Aim To discover the pattern of relationships of areas of endemism for Australian genera in the plant family Rhamnaceae tribe Pomaderreae for comparison with other taxa and interpretation of biogeographical history.
Location Australian mainland, Tasmania and New Zealand.
Methods A molecular phylogeny and geographic distribution of species within four clades of Pomaderreae are used as a basis for recognition of areas of endemism and analysis of area relationships using paralogy-free subtrees. The taxon phylogeny is the strict consensus tree from a parsimony analysis of 54 taxa, in four clades, and sequence data for the internal transcribed spacer regions of ribosomal DNA (ITS1-5.8S-ITS2) and the plastid DNA region trnL-F.
Results The biogeographical analysis identified five subtrees, which, after parsimony analysis, resulted in a minimal tree with 100% consistency and seven resolved nodes. Three sets of area relationships were identified: the areas of Arnhem and Kimberley in tropical north Australia are related based on the phylogeny of taxa within Cryptandra; the moister South-west of Western Australia, its sister area the coastal Geraldton Sandplains, the semi-arid Interzone region and arid Western Desert are related, based on taxa within Cryptandra, Spyridium, Trymalium and Pomaderris; and the eastern regions of Queensland, McPherson-Macleay, south-eastern New South Wales (NSW), Victoria, southern Australia, Tasmania and New Zealand are related based on Cryptandra, Pomaderris and Spyridium. Tasmania and NSW are related based entirely on Cryptandra, but the position of New Zealand relative to the other south-eastern Australian regions is unresolved.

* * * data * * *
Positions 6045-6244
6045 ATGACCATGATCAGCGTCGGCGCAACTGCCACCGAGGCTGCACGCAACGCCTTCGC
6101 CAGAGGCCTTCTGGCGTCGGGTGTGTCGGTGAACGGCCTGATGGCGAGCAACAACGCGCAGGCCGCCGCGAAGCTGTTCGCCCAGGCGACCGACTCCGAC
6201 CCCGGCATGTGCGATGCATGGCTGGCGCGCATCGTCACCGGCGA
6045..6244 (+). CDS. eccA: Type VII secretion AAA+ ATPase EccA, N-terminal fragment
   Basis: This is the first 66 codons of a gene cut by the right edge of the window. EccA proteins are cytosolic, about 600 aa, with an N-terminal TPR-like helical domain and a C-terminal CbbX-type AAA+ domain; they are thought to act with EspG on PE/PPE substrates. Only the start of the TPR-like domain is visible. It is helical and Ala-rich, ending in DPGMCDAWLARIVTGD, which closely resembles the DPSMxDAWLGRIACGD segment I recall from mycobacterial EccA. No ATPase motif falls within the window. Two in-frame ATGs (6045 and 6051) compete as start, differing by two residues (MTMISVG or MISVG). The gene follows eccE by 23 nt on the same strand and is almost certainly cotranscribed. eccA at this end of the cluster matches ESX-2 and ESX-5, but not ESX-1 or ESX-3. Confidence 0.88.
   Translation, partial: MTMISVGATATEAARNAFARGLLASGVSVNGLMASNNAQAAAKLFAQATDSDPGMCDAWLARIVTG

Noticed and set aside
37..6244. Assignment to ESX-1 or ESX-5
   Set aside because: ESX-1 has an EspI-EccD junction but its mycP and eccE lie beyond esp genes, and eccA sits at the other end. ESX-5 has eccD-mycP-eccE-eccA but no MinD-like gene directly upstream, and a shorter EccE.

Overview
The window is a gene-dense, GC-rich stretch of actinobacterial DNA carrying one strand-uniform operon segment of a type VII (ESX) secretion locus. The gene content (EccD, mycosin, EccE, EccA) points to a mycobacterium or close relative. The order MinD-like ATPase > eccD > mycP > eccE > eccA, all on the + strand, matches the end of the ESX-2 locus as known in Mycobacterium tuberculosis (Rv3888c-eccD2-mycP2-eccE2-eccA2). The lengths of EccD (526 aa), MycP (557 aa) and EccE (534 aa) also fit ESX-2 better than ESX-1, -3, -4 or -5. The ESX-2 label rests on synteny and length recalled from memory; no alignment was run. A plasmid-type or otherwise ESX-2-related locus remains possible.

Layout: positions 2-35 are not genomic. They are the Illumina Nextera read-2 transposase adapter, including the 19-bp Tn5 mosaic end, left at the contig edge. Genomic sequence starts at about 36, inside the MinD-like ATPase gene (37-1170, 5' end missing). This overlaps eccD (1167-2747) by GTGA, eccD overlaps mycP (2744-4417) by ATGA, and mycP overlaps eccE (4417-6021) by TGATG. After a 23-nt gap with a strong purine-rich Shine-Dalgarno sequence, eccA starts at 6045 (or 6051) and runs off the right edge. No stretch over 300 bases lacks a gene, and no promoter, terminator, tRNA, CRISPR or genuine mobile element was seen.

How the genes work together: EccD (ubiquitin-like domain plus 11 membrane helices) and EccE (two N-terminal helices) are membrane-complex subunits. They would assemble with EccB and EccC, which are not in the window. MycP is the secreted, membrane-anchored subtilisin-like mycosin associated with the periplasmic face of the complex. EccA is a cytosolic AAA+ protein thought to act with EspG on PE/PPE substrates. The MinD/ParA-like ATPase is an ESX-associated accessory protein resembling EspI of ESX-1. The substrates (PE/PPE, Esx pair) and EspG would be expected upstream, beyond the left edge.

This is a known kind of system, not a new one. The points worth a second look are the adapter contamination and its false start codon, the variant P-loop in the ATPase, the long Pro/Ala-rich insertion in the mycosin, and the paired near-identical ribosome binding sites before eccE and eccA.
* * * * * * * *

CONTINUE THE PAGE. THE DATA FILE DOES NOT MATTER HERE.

Main conclusions The method of paralogy-free subtrees identified a general pattern of geographic area relationships based on Australian Pomaderreae. The widespread distribution of clades, the high level of endemicity and the age of fossils for the family, suggest that the Pomaderreae are an old group among the Australian flora. Their biogeographical history may date to the early Palaeogene with subsequent changes through to the Pleistocene.